This is Texas Originals. From Humanities Texas, for the advancement of heritage, culture, and education.
Eugene Barker, in the words of his biographer, "did more than any other historian to show the influence that Texas exerted in shaping the destiny of the United States."
Born in East Texas in 1874, Barker first attended The University of Texas at Austin in 1895. His life intertwined with that of the young school, helping to make it the "university of the first class" called for in the state constitution.
Between 1915 and 1917, Barker was a leading voice in the university's struggles with Governor Jim Ferguson over academic freedom. Barker had a reputation for being stern, fair, and honest, qualities that made him a legendary teacher and colleague.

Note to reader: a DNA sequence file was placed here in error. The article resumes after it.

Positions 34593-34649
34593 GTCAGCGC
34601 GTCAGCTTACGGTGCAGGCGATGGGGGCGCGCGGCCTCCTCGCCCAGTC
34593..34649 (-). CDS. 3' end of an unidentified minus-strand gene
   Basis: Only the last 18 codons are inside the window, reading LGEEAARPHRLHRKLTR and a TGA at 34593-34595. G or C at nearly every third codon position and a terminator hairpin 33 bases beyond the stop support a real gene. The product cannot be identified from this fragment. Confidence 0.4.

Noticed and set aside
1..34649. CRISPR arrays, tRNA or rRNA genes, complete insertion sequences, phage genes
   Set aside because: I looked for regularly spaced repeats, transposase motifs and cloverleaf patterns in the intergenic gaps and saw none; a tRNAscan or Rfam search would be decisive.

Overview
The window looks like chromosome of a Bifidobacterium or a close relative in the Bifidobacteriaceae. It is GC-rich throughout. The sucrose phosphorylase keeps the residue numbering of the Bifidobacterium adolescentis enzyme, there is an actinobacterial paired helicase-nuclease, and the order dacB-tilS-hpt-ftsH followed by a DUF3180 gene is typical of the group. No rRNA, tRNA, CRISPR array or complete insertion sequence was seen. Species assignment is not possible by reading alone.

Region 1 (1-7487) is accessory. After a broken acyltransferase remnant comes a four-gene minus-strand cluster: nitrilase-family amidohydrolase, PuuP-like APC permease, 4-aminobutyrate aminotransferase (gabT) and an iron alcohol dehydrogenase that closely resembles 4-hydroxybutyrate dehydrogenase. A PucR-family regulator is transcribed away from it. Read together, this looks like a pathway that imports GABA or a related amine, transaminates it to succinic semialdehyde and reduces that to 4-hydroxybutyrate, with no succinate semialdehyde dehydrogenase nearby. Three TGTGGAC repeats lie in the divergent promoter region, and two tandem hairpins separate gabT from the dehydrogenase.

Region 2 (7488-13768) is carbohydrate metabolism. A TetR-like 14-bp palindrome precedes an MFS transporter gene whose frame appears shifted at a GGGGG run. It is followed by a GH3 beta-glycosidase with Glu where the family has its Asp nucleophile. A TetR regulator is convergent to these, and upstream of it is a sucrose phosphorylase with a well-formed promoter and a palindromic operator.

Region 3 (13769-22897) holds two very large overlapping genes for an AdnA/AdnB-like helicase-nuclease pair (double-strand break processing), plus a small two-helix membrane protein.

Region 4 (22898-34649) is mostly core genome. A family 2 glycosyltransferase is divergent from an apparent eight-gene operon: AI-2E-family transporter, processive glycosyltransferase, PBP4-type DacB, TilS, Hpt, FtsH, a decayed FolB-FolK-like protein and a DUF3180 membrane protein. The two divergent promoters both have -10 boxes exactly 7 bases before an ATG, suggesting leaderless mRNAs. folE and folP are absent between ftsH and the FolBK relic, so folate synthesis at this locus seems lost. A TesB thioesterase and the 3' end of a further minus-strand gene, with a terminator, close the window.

As a scholar, Barker furthered the study of Texas and expanded the Texas State Historical Association. In 1925, he published the first biography of Stephen F. Austin. Through this and other works, Barker made narratives of the borderlands central to American history.
Barker's influence was large. His students Walter Prescott Webb and Carlos Castañeda continued to make Austin a capital for scholarship on the American Southwest. In 1950, UT dedicated the Eugene C. Barker Texas History Center, the first time the university named a campus facility for a living faculty member. Barker retired shortly thereafter and died in 1956.
More information about Eugene Barker and other Texas Originals is available at Texasoriginals.org. This program is produced by KUHF Houston Public Radio and Humanities Texas, with funding from the National Endowment for the Humanities.